On March 6, 2021, about 30 young people and leaders gathered for an online Trivia Night hosted by the Diocesan Youth Movement (DYM). The trivia game is a popular tradition of the DYM’s annual winter retreat, which was cancelled this year for obvious reasons.
It was so much fun – a lot of laughter, random facts, silliness, community, and prayer.
For me, it was a reminder of how much I love ministry with young people, but also, how important it is.
I believe it is so important that I not only attended, but put in many hours preparing for it, despite not having any of “my” young people in attendance.
To be honest, it is arguable whether my little church even “has” any young people. We do not have a youth program and there are no teenagers if you were to look out at the congregation on a typical Sunday morning (pre-COVID-19). I imagine that this is probably the perspective and position of many of our parishes and parish leaders in this diocese.
If this feels like you, allow me to take a few moments of your time and make the case of why I believe that it is even more important for you and your church to be involved in youth ministry, particularly with the DYM.
1. You have more youth than you think.
Sometimes I think we get into mindsets that since we don’t have a weekly youth group or a paid leader that youth ministry isn’t happening or couldn’t happen in our church. I would argue that you probably “have” more young people than you think (though can young people really be “had”). Do you know any young people? Does anyone in your congregation know any young people? Are there any young people living in your parish (that geographic region for which we are responsible, not the four walls of the church building)? If the answer to any of these is “yes,” then you can do youth ministry too! Maybe it doesn’t look like that Friday night youth group at the moment, but you have the opportunities to connect with, encourage, support, and pray with and for young people, right now.
Six months into my ministry here, I brought two tenuously connected teenagers to last year’s DYM Winter Retreat. They had a great time. I don’t know if anything will come of it, but it was a great opportunity to connect some young people (particularly when there are very few engaged in the community) to something bigger than themselves and the local parish. I myself found community and my faith deepened by larger youth events like the ones the DYM runs at a time when my home church’s youth program was at a low point.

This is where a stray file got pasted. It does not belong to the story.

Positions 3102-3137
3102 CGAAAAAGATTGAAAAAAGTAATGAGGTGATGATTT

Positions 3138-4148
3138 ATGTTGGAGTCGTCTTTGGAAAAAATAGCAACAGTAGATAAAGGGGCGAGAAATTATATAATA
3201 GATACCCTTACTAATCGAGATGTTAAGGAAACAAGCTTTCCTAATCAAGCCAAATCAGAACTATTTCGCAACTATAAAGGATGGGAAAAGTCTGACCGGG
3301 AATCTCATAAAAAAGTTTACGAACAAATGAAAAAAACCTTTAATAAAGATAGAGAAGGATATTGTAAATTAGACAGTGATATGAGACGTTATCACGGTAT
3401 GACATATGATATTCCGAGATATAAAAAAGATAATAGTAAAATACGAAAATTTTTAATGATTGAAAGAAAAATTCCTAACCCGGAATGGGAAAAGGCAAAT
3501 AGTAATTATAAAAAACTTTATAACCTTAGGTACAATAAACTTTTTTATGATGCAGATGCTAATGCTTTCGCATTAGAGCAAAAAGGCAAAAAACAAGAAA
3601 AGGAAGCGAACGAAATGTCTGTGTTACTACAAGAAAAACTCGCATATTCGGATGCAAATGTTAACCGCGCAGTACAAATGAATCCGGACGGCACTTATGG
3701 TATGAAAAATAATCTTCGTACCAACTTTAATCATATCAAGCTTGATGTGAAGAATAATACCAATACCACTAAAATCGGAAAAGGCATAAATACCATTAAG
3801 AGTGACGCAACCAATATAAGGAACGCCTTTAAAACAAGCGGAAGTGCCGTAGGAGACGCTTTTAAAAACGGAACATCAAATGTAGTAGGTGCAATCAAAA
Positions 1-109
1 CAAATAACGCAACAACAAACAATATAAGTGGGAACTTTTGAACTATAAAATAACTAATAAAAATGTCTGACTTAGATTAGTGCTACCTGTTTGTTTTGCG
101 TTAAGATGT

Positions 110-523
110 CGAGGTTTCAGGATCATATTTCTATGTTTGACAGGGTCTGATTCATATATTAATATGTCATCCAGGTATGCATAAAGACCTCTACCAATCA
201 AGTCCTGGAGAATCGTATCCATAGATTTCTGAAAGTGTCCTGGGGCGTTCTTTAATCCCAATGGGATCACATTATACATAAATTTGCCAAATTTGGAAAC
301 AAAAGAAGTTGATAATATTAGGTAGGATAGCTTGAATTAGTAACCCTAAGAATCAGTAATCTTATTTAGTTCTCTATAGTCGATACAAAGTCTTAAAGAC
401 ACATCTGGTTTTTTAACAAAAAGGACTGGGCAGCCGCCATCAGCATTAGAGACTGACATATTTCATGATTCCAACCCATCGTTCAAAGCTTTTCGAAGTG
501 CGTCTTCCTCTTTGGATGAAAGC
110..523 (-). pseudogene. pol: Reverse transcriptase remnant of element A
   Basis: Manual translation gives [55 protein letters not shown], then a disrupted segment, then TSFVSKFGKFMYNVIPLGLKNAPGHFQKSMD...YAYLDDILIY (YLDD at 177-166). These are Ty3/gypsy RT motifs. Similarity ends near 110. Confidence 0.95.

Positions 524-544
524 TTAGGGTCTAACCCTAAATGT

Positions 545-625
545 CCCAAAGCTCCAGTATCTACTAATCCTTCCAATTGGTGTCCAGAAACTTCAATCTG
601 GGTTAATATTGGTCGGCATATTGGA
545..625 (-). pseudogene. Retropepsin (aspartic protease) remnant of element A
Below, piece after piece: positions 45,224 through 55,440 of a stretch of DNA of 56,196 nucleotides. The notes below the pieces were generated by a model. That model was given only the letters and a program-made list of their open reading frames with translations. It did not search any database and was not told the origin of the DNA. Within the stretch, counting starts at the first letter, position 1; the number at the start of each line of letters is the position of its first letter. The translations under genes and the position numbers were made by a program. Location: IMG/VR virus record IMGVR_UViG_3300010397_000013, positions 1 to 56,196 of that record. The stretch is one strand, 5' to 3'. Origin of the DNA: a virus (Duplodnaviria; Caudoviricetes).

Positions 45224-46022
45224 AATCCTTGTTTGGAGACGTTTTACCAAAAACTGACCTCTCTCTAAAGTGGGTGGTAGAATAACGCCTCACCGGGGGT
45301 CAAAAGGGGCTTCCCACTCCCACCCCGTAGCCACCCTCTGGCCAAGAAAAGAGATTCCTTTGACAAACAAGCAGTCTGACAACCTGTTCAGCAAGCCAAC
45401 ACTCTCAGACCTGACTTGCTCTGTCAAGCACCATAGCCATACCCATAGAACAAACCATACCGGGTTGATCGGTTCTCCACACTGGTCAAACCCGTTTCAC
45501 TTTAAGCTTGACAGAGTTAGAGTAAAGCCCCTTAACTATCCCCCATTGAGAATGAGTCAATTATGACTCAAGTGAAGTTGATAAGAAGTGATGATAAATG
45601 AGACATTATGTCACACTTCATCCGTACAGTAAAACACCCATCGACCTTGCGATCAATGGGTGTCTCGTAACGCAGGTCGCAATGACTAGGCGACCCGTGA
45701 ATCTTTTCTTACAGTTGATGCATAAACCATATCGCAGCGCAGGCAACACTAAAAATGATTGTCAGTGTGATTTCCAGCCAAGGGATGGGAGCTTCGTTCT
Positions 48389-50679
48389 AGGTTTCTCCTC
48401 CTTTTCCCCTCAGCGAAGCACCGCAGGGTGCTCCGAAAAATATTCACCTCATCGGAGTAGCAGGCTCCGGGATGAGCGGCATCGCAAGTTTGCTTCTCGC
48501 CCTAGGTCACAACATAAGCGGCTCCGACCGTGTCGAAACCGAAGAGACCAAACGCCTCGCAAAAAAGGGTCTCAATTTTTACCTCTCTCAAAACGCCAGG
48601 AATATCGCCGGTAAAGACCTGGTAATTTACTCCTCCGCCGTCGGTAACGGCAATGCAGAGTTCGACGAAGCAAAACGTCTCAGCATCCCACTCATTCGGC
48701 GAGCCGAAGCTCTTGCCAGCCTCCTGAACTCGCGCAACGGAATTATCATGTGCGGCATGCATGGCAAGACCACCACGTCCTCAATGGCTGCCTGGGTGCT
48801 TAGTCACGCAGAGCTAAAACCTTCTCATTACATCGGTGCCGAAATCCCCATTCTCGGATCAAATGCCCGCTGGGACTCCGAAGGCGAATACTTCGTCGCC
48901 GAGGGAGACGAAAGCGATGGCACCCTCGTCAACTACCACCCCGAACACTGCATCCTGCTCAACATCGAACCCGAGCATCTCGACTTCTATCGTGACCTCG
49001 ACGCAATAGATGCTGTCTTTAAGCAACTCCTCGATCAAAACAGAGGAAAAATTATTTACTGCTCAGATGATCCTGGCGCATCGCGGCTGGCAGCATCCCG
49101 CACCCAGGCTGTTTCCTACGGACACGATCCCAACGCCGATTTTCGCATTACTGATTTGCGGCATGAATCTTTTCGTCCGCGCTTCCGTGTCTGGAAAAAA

Use the DYM! Sponsor that one acolyte, encourage that parishioner’s grandkid; who knows where it may lead.
2. There’s no need to be afraid.
I get the sense that people in churches can at times feel overwhelmed by the idea of youth ministry, that they feel like they wouldn’t know how to relate with a young person, even if they did darken their church’s doorstep. It’s a strange youth phobia, and I say that because I believe it is mostly irrational. Young people are first and foremost people, who value relationship, care and interest, same as anyone else. Some of the best “youth ministers” I’ve ever had in the Church have been people who never would have considered themselves as such.
Come and offer some leadership at a DYM event to practice interacting with young people and get over that fear. On top of that, I can’t oversell the wealth of experience and wisdom accumulated in the leaders who commit their time and energy to this ministry. Don’t know how to start engaging young people in your community? I suggest sitting down with a couple of these committed youth ministers over a meal or break in a DYM event to pick their brains.
3. We are the Body of Christ
Not every congregation offers every ministry all the time, that is the beauty of being part of the Body of Christ. It is a strength of our Anglican polity that we collaborate, each bringing gifts to our shared life and ministry. Even if you are not able to bring young people from your community to a DYM event, you have an opportunity to support and be part of this amazing thing in our diocese, serving the young people of our Church and beyond. It is exciting, soul-filling, life-giving work, well worth being a part of.
Still unsure? Connect with the DYM. We’d be happy to talk with you about youth ministry. We desire, pray for, and work towards thriving youth ministry in the parishes of this diocese.
For those who are ordained, DYM leaders will be visiting the different clerici of the diocese in the coming year to share about what the DYM does, learn more about what is happening in the parishes, and to learn about how we might be able to support that work further in the future. We look forward to seeing you!
Allow me to conclude with the words of the DYM’s mission statement (there is a long-standing tradition to shout out together the words in all-caps. Please join in as you are able).
The Diocesan Youth Movement in the Anglican Diocese of New Westminster affirms DIVERSITY of individuals and perspectives while fostering RELATIONSHIP with God and with each other. We seek to EQUIP youth and youth leaders to seek CHALLENGE and GROWTH through POSITIVE ACTION within individuals, the Church and the wider world.